I was going to do a really ‘fascinating’ blog linking a discussion we had last night about democracy (it was an event to discuss Paul Ginsborg’s book with Richard Reeves and Catherine Fieschi on the panel) and link it to the themes I covered in my speech on Monday.
However I have had meetings all day and it’s the Summer Reception now so you’ll have to wait another day for pearls of wisdom!
But I would like to share a small achievement – I was one of a number on a panel at a great conference – 2gether08 – organised by the RSA’s good friend, Steve Moore. It was held in a converted school in an achingly trendy area of Shoreditch. So intimidated was I by being in the midst of people right at the cutting edge that I was reminded of an Alexei Sayle sketch from the late 1970s. In it, Alexei imagines writing a modern folk song dedicated to the liberal middle classes in the trendiest area of the day: Hampstead. I can’t remember the whole song, just one verse:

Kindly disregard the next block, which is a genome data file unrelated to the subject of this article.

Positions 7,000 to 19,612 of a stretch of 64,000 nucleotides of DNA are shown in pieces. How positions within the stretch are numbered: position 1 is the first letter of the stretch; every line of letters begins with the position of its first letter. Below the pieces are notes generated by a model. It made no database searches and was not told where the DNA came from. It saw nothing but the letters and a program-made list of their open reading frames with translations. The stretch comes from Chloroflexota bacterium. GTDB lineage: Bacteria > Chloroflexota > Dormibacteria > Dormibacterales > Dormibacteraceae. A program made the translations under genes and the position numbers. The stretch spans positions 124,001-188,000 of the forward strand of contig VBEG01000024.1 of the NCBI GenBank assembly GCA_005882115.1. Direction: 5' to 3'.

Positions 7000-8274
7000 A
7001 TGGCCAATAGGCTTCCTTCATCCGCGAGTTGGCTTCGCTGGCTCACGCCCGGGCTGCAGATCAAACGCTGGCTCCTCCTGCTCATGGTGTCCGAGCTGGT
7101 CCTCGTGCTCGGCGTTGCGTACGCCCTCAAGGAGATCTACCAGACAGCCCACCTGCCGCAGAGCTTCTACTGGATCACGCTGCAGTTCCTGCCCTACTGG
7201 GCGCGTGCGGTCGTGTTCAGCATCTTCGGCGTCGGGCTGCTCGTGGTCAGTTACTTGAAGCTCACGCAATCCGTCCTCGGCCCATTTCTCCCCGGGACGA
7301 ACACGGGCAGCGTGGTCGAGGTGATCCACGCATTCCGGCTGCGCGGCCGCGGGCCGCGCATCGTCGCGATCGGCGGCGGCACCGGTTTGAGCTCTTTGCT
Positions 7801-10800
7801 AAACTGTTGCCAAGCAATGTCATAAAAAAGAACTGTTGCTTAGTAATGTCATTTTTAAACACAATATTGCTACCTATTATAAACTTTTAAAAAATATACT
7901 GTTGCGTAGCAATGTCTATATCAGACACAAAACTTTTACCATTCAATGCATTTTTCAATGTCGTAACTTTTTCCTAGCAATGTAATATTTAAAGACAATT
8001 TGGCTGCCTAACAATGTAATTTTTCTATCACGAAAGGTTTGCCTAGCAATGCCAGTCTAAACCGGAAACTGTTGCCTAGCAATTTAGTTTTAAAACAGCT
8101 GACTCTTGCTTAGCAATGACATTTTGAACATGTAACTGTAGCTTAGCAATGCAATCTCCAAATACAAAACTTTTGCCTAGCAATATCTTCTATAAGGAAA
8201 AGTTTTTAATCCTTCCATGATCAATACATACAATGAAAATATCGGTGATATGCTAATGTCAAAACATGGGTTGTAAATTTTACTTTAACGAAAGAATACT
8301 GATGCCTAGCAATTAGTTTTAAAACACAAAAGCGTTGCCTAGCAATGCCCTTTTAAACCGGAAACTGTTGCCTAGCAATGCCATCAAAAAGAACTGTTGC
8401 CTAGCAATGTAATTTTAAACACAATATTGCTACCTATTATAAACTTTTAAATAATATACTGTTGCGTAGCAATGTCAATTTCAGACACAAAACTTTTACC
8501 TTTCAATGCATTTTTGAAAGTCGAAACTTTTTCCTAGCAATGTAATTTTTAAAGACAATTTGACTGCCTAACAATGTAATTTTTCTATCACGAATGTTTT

In Hampstead Town where I was born
The streets are paved with lentils
The cars are all Swedish and theatres experimental
In a desperate attempt to ingratiate myself with the audience, I tried an update:
In Shoreditch Town where I was born
We eat organic humous and pitta
We are all innovation consultants and we live our lives on Twitter
Oh, how they laughed ….
In his fifth post for the RSA Living Change Campaign, Matthew Taylor explores some of the implications of the framework he has outlined over the last month and asks why ideas like these aren’t more widely known and used.
As we emerge from Covid-19, Ruth Hannan argues there is an opportunity to shift from short-term solutions to approaches based on deeper understanding of citizens’ needs and which focus on systemic change.
If young people are to flourish in this new world of rapid change and insecurity, we need policies that support young people in the here and now, whilst also protecting their futures. Thinking about economic security is one way to do this.